Small numbers of former officers have been endorsing candidates for decades, usually with little public notice. In the 1980 campaign, for example, Ronald Reagan drew on the support of Adm. Thomas H. Moorer, a former chairman of the Joint Chiefs of Staff, and several other officers.
Military endorsements didn't begin to attract widespread public notice until the fall day in 1992 when Democratic candidate Bill Clinton strolled to the lawn of the governor's mansion in Little Rock, Ark., with Adm. William Crowe, who had been the chairman of the joint chiefs during the Reagan administration.
Mr. Clinton was trying to rebuff accusations that he had sought special treatment in the 1960s to avoid the Vietnam War draft, and to dispel broader doubts about his readiness to serve as commander in chief.
The enthusiastic endorsement by Adm. Crowe helped shore up Mr. Clinton's national-security credentials and was cited by many of his advisers as a turning point in the campaign against President George H.W. Bush.
Retired officers burst back into public notice in 2006, when nearly two dozen former generals took the unprecedented step of publicly criticizing the current Bush administration's handling of the Iraq war and demanding then Defense Secretary Donald Rumsfeld's ouster.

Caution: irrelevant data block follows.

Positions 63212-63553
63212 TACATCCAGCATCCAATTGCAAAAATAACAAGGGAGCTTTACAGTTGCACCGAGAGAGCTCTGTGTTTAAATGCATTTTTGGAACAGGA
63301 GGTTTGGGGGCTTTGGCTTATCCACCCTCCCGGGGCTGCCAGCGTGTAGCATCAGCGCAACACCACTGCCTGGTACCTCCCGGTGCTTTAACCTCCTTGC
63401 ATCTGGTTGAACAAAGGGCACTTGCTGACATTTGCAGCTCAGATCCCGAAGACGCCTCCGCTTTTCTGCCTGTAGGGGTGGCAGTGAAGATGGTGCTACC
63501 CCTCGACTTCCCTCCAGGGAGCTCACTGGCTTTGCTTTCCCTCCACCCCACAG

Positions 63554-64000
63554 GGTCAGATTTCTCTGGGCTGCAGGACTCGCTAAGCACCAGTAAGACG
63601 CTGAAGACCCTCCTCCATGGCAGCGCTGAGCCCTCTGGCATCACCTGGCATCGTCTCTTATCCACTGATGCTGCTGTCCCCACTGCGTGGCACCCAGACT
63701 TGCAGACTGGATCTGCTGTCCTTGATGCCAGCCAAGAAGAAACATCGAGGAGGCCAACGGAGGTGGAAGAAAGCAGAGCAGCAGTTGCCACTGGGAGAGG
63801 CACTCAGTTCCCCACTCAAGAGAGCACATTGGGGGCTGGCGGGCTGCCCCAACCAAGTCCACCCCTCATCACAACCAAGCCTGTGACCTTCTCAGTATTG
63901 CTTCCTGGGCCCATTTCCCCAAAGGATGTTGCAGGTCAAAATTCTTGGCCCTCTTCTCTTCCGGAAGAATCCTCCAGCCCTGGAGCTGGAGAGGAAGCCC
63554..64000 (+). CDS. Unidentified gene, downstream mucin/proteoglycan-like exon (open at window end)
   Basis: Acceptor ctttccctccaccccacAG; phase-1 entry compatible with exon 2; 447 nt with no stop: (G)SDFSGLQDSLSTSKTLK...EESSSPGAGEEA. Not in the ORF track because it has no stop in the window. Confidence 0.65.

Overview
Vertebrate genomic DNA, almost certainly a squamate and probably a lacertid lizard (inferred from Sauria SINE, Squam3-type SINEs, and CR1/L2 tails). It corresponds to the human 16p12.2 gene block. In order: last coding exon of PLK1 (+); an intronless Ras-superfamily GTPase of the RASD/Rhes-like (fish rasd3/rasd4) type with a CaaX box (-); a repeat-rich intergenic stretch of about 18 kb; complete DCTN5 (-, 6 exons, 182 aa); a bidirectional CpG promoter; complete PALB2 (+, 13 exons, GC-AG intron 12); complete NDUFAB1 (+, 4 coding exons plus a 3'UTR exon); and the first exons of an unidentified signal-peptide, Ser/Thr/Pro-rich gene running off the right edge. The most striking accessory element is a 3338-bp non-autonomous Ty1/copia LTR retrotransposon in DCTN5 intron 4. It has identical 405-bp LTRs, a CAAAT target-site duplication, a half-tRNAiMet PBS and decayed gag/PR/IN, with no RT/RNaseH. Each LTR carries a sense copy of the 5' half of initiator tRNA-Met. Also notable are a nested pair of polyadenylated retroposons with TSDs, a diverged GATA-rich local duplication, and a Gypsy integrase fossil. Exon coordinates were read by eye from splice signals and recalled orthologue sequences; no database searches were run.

The effort, which involved opinion pieces, speeches, and TV commercials, came to be known as the "Revolt of the Generals."
Several of the officers who took part in the campaign are now backing presidential candidates. Army Maj. Gen. Paul Eaton, who retired from the military in early 2006 and later wrote a New York Times opinion piece attacking the Bush administration, endorsed Sen. Clinton and has campaigned for her.
Many active-duty officers have watched the increased political activity of their retired colleagues with apprehension. A recent column by conservative pundit William Kristol that floated the idea of Gen. David Petreaus, the top U.S. commander in Iraq, being tabbed as the Republican vice-presidential candidate was widely circulated within military circles.
Current officers acknowledge that former officers are free to endorse candidates and campaign publicly on their behalf. But they also worry that the activity will gradually politicize the armed forces by persuading ordinary Americans that most military officers are closet partisans.
Speaking to reporters in Colorado on Monday, Adm. Michael Mullen, chairman of the joint chiefs, said retired officers "can advise as they see fit, and they're certainly doing that."
Still, he stressed, military personnel "are and must sustain being apolitical."
Mr. Feaver, who served on the Bush administration's National Security Council until last year, said that he saw a different risk to political activity by high-ranking former officers.
If officers who serve a given president resign and then begin criticizing the administration, it could easily cause the president to lose confidence in his ability to trust his uniformed military advisers. Such a development would be dangerous for the country, regardless of which party was in charge, Mr. Feaver said.
"A President Obama isn't going to want to look down the table at the four-star officers and wonder if any of them are about to resign and stab him in the back," he said. "It serves no party's interest to have the senior military be viewed as a partisan force."
Nick Timairos contributed to this article.